September 2019
Volume 19, Issue 10
Open Access
Vision Sciences Society Annual Meeting Abstract  |   September 2019
Relating category-selective regions in biological and artificial neural networks
Author Affiliations & Notes
  • Jacob S Prince
    Department of Psychology, Harvard University
  • Talia Konkle
    Department of Psychology, Harvard University
Journal of Vision September 2019, Vol.19, 60d. doi:
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      Jacob S Prince, Talia Konkle; Relating category-selective regions in biological and artificial neural networks. Journal of Vision 2019;19(10):60d.

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      © ARVO (1962-2015); The Authors (2016-present)

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In the occipitotemporal cortex of the human brain, a few focal regions respond relatively selectively to some categories—e.g. faces and houses. However, recent empirical work has shown that the representational geometries of these regions can be quite strongly correlated with each other and with occipitotemporal cortex outside of these regions (Cohen et al., 2017). Here, we leverage deep convolutional neural networks to provide some insight into this unexpected empirical result, defining and probing deepnet category-selective “regions”. Data acquisition occurred by extracting artificial neuron activations from a pretrained convolutional neural network (Alexnet) in response to the image set used in Cohen et al. Within each layer, non-overlapping subsets of neurons responding preferentially to faces and places were defined using a selectivity contrast (faces>all other categories; houses>all other categories). Deepnet face- and place-selective regions defined in the last convolutional layer (after pooling) had moderate-to-highly correlated geometries, mirroring the human brain data. For example, face- and place-selective regions of 100 neurons had representational geometries that correlated with human fusiform face area (FFA, r=0.66) and parahippo-campal place area (PPA, r=0.81), and with each other (deepnet-FFA to deep-net-PPA r=0.56). Also like the human brain data, these deep net regions were correlated with the geometry of the “non-selective” layer neurons: r=0.61 and r=0.54). Even though these deepnet neurons did not learn features specifically to do place or face recognition, face and place “regions” were present with correlated geometries similar to human FFA and PPA. Given that the features of deepnet neurons are optimized to discriminate all categories from all other categories, our results are consistent with the broad possibility that occipitotemporal cortex as a whole participates as one massive discriminative feature bank, where face and place regions reflect a topographic mapping of this feature space onto the cortex.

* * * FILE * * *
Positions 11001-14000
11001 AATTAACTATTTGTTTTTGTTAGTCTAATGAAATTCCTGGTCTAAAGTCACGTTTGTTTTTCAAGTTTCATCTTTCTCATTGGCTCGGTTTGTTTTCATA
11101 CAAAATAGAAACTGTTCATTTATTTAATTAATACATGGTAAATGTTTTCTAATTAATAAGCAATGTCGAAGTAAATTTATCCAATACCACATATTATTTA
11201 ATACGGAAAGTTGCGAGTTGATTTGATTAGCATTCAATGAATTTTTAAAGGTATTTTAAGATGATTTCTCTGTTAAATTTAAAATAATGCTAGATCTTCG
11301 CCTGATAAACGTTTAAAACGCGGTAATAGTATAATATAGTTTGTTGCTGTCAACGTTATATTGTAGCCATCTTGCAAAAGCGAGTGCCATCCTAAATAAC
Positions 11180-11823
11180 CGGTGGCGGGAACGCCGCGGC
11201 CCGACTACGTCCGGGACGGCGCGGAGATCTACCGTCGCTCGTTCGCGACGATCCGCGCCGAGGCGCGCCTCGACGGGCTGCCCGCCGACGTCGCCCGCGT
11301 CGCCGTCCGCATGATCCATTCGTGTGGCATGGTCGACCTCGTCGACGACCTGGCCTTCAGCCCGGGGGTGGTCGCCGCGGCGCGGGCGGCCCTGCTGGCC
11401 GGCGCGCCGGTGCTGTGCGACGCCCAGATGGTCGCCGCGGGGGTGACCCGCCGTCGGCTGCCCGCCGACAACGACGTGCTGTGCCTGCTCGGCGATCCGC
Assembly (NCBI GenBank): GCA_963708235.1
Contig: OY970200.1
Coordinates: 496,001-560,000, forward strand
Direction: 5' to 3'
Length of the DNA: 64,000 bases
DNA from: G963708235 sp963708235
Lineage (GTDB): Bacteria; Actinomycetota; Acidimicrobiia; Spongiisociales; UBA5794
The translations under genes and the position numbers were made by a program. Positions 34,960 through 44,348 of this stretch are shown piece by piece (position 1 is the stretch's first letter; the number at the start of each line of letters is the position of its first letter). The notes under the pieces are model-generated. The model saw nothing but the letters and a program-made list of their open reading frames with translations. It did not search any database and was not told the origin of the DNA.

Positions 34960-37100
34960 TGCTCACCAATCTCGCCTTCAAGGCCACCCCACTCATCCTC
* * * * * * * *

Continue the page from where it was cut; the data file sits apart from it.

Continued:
Acknowledgement: Harvard Brain Science Initiative Collaborative Seed Grant 

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